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R.L. Stine is one of the first authors I sought out growing up. Our local library was this tiny brick building with a whole room for young children’s books, but not much for kids looking for a good scare. Discovering the Fear Street series opened up a giddy place in my heart. And then realizing there were so many of them. The library had a few turning racks just for Fear Street, Boxcar Children, Baby-Sitters Club and Sweet Valley High books. The Fear Street rack was packed five books deep in each nook and there were so many nooks.

Someone mentioned Christopher Pike a while ago and I’ve had this urge to go back to Fear Street ever since. Red Rain is not a Fear Street novel, but it sounded promising. It’s Stine’s second adult horror book and I am an adult so….

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Former magazine writer Leah is out to prove something with her adventure travel blog. She’s left her two daughters and author hubby at home on Long Island while she ventures alone to Noir Chat, an island off the coast of North Carolina that NOBODY goes to. Story goes the undead arose to rebuild the island after a hurricane destroyed it in 1935. There’s another hurricane on its way, but Leah’s not to concerned. No one else seems too worried.

Leah emerges from the hurricane’s devastation traumatized and eager to leave. She doesn’t return home alone. The twins are with her. Apparently orphaned by the storm, these angelic-looking 12-year-old boys were eager to leave the island and move in with Leah’s family so they can rule the school.

In a way this is a classic story of evil entering a home and tearing it apart. Leah’s husband is a child psychologist, but Stine didn’t get as much mileage from this as I expected. There were a few too many foreshadows that made what would’ve been a twist in the end a bit too obvious.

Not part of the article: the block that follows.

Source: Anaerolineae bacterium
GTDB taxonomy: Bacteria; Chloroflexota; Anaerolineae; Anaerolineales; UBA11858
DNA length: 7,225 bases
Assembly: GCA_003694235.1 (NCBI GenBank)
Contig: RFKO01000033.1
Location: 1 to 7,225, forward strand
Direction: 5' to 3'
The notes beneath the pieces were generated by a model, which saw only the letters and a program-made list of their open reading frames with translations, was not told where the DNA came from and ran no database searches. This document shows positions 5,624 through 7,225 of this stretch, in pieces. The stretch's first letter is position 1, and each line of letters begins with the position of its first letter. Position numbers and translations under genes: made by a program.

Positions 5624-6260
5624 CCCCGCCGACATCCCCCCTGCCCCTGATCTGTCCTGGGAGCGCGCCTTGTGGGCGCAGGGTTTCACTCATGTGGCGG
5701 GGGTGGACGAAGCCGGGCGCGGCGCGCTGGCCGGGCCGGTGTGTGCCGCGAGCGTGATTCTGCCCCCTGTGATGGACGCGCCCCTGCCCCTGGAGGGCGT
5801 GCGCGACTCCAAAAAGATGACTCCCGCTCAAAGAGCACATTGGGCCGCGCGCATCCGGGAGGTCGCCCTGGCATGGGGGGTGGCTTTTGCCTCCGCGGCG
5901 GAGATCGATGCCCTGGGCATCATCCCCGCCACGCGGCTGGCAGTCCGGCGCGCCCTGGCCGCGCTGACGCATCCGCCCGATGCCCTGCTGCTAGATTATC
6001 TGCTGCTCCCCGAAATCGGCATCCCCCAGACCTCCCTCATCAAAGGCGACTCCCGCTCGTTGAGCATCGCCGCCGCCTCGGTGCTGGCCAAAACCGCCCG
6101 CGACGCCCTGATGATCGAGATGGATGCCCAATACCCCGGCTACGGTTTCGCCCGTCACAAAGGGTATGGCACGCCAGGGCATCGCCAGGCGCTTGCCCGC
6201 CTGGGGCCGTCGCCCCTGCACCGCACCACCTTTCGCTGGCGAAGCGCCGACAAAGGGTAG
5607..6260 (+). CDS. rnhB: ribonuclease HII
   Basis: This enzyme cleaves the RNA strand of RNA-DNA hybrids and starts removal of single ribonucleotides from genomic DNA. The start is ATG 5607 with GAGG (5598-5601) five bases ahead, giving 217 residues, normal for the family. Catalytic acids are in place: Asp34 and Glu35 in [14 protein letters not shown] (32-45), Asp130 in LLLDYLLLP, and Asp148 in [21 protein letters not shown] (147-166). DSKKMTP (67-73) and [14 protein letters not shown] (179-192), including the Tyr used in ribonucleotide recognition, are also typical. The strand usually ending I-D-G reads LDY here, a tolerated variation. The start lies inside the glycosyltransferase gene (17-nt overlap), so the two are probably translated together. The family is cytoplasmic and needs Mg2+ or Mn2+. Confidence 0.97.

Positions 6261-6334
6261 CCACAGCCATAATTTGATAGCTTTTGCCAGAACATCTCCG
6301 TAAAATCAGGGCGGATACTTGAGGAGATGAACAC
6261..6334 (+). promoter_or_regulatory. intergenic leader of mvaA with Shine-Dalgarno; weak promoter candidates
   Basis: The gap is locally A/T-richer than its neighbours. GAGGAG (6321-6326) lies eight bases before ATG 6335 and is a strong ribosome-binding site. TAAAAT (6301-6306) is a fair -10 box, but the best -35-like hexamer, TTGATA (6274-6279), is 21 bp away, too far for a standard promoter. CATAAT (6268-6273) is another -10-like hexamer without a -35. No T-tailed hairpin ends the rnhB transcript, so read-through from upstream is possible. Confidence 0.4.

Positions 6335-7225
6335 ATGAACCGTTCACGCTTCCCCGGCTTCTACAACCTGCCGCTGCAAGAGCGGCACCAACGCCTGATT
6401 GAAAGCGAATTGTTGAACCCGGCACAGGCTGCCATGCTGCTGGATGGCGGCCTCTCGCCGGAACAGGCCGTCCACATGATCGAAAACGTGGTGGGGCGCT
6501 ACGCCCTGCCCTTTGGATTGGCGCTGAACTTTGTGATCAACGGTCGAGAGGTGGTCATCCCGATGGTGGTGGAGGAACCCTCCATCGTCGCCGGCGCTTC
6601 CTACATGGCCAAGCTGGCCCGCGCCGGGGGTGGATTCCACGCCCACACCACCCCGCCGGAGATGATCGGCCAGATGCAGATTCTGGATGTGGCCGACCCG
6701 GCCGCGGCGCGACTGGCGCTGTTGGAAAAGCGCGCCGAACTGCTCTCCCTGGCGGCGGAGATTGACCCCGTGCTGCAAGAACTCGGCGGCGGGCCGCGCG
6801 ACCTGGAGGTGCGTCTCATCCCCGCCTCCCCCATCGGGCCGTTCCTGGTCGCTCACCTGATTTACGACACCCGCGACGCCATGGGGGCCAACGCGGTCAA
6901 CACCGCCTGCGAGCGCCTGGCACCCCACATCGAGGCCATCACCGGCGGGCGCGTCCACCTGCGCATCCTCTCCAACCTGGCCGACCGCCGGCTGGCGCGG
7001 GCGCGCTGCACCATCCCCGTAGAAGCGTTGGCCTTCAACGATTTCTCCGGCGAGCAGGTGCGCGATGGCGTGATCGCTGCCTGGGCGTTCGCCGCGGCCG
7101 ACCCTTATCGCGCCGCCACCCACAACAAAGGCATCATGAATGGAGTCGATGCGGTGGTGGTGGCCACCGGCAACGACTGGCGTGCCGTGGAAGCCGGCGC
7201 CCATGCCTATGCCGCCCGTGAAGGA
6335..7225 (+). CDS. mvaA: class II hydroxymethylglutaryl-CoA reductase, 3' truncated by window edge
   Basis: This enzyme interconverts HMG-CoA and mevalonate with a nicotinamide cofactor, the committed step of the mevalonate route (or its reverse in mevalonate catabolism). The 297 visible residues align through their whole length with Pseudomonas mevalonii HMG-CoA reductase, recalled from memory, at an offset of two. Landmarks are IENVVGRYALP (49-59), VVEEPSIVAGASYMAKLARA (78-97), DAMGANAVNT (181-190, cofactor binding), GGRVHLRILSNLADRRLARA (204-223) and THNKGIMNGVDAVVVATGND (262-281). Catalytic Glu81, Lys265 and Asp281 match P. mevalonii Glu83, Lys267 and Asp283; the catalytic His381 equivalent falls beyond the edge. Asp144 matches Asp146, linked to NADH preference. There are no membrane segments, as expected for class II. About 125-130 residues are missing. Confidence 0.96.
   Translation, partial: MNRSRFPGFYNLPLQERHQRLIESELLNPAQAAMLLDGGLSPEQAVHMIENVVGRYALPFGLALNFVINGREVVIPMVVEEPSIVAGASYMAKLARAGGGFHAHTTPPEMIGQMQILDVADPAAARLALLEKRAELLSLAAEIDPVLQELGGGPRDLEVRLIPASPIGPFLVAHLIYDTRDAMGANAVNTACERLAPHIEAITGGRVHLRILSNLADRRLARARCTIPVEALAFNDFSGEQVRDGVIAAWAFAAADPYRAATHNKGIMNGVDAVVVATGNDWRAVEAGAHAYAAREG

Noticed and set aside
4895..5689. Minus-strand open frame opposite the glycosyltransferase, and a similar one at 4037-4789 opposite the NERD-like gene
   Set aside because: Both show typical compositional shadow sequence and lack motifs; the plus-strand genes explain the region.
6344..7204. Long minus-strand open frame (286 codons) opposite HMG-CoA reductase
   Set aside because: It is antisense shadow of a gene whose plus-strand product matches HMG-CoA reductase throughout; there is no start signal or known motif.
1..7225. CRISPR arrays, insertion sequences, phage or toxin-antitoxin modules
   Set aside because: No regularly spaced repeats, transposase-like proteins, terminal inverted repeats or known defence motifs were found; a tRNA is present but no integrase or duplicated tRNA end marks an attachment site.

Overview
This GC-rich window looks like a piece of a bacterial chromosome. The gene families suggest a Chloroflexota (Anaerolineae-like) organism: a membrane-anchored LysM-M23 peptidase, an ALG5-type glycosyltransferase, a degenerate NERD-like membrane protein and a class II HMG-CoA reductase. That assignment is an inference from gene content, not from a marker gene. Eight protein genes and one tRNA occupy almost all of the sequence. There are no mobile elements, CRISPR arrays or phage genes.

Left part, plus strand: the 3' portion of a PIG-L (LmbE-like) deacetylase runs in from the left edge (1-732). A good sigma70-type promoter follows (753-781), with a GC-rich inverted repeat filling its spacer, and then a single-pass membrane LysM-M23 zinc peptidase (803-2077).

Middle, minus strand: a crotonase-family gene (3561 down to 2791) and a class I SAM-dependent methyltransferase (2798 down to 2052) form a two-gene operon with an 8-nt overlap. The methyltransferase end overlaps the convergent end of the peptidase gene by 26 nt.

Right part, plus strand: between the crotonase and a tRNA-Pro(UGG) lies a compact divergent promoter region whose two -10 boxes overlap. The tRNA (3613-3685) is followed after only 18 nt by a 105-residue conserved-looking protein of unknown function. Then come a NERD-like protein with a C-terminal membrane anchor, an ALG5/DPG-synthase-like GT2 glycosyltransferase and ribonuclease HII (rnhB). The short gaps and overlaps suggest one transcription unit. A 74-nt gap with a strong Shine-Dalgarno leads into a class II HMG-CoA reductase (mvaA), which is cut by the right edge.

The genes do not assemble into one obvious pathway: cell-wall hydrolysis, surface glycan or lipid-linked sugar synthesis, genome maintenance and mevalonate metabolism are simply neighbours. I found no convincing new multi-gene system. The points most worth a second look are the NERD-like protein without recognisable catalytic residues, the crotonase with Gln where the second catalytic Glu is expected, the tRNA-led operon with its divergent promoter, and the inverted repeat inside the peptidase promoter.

As a whole this is a little messy and unfortunately not scary, but it’s entertaining. Stine’s writing isn’t precious and I like that. He’s a great storyteller and best of all his books still fee like they were written by someone having a good time. His younger fans would probably enjoy this, too. There are some sexy scenes and gore, but it’s no more than you see on shows and porny movies. Just kidding. I mean there is a sex scene or two, but they’re more pathetic than raunchy.

Honestly, I’d give this book a dim 3 stars if I rated books here. For me, the fun of reading it was mostly nostalgia. The characters weren’t complex enough to hold my interest and the conflicts stayed on the surface. The scenes that are supposed to be scary fall flat because they try to ride on bloody descriptions, which just doesn’t work. I reacted with a cringe when I wanted terror. Though read on a night when I was alone and had most of the lights off, zero chills or nightmares were had as a result of reading this book. Now I have to pick up some of the Fear Street books to see if they hold up.

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